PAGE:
Tom Brady led the Tampa Bay Buccaneers to a swashbuckling 31-9 triumph over the defending champion Kansas City Chiefs to win a record-extending seventh Super Bowl.
Back when Brady signed with the Florida-based team in March, the legendary quarterback suggested wearing number seven.
Why? His answer was frank and harrowingly sincere.
“To go after that seventh Super Bowl.”
In his first campaign with the Buccaneers, Brady helped Tampa Bay become the first franchise to play a Super Bowl in their own stadium – and he took home championship number seven.
At 43 years and 188 days, the quarterback became the oldest player to play in the big game while participating in a record 10th Super Bowl before becoming just the second signal-caller – behind Peyton Manning – to win the Vince Lombardi trophy with two different teams.
In his previous nine Super Bowl appearances, Brady had never thrown a touchdown pass in the first quarter – only putting up a total of three points, but Super Bowl LV was a night of records for the GOAT.Embed from Getty Images
He was ice cold in the first half, echoing Patrick Mahomes’ evasive style to move out the pocket and hit fellow former-Patriot Rob Gronkowski for two touchdowns – including one in the first quarter to break the unwanted streak.
When Brady hit Gronkowski with a swing pass to take the lead, it was a record 13th playoff touchdown between the iconic duo – and they extended it soon after.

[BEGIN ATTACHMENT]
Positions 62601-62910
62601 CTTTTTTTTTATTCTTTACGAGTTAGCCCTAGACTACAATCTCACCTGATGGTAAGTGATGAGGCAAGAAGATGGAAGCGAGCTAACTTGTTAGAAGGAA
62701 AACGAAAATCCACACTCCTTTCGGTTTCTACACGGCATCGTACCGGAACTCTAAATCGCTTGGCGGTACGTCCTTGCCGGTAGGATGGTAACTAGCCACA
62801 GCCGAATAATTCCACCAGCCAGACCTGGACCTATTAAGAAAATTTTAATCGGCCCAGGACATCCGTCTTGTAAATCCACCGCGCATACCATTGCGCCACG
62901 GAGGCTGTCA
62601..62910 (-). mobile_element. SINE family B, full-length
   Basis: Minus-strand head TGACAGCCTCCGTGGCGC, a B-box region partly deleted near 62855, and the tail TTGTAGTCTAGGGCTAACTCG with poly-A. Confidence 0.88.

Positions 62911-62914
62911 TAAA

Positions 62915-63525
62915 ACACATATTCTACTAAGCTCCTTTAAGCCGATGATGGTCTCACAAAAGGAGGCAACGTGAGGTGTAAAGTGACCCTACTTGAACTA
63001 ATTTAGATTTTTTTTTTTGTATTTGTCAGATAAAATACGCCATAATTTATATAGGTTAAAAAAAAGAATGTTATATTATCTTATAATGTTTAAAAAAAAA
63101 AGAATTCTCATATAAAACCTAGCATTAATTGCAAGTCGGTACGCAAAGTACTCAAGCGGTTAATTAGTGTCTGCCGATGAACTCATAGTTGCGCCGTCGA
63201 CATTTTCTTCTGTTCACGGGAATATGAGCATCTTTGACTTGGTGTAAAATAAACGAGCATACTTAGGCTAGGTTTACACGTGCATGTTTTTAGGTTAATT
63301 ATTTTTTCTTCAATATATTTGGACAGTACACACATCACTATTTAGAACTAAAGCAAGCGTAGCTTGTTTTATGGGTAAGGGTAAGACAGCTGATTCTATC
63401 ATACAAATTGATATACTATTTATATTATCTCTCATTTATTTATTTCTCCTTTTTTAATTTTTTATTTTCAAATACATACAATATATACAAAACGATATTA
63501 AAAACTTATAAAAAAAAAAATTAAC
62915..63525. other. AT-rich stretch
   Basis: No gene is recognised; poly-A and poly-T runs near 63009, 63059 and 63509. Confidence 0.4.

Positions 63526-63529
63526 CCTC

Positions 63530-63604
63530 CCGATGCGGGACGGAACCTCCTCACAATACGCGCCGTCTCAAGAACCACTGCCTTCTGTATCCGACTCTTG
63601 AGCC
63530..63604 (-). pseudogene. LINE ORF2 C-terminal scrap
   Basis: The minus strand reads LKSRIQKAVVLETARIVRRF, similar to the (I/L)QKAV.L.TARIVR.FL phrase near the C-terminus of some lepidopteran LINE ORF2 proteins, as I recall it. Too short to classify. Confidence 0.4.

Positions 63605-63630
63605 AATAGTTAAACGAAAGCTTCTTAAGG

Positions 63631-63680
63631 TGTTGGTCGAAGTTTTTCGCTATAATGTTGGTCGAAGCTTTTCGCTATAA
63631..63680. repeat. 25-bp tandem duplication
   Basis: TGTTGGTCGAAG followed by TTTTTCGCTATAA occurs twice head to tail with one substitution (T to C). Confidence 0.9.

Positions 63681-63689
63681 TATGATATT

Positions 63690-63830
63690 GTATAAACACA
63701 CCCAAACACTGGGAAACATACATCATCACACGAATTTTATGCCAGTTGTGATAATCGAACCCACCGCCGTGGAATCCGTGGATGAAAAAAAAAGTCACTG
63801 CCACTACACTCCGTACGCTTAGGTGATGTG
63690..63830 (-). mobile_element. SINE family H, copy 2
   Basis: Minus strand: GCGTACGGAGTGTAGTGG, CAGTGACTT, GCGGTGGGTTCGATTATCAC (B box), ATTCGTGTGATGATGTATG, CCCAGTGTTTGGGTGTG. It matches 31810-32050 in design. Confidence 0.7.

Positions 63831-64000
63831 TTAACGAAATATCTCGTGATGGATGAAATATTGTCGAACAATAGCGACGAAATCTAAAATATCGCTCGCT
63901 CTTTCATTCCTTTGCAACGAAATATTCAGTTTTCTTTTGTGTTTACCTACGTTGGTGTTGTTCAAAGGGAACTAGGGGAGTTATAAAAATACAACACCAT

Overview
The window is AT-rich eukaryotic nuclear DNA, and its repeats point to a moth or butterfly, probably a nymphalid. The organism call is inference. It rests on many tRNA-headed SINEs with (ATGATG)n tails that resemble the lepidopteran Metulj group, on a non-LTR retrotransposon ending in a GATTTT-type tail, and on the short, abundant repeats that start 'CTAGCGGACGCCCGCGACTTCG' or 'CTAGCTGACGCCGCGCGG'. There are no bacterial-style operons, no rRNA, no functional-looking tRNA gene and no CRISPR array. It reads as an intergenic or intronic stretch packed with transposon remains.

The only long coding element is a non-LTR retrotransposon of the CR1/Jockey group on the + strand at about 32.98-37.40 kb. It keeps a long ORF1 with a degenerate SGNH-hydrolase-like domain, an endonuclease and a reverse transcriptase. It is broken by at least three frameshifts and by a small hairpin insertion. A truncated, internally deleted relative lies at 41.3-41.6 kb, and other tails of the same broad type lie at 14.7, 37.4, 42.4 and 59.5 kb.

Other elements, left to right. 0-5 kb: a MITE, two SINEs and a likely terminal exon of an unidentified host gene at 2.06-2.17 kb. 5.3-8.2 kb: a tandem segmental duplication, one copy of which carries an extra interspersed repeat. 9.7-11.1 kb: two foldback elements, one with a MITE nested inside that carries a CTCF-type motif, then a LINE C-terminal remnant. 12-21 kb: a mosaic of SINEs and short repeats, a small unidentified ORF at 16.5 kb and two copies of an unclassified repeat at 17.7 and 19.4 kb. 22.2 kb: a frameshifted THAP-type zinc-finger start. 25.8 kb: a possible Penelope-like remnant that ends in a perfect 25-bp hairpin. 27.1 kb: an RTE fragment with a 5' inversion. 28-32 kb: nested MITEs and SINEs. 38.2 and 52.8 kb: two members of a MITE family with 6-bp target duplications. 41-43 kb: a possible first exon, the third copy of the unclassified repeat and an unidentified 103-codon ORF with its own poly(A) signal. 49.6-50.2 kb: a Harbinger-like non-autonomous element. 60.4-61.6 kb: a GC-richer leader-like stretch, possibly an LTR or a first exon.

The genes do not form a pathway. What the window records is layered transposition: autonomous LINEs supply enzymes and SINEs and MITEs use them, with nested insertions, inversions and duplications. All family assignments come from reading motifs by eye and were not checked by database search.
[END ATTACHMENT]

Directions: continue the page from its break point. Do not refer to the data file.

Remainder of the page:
The 43-year-old threw three touchdowns in the first half to end Kansas City’s hopes of becoming the first back-to-back Super Bowl champions since Brady and the Patriots back in 2004.
Mahomes, dogged by toe issues and a collapsing offensive line, was unable to impact the game at all, with the Chiefs limited to three field goals.
Their defence simply had no answer to Brady, and it wasn’t helped by a slew of first-half penalties that led to the Bucs scoring their third touchdown with seconds left in the first half.
Leonard Fournette rushed in a fourth score to extend the lead, and the Buccaneers never looked back.
Brady joined a team that before this season had not won a playoff game since Super Bowl XXXVII back in January 2003, and the franchise had not even reached the postseason since 2007.
While New England suffered their first losing season since 2000 – the season before Brady became their starting quarterback – their former-star won yet another championship alongside the likes of Rob Gronkowski and Antonio Brown.
American football is a team game, but one man changed everything for the Buccaneers.
Brady’s legacy was further cemented as he won a record-extending fifth Super Bowl MVP, and he now has more Super Bowl wins than any NFL franchise.
There are no words – except the five word moniker that he has earned.
Even at 43, ‘the greatest of all time’ stands tall at the pinnacle of American sport.
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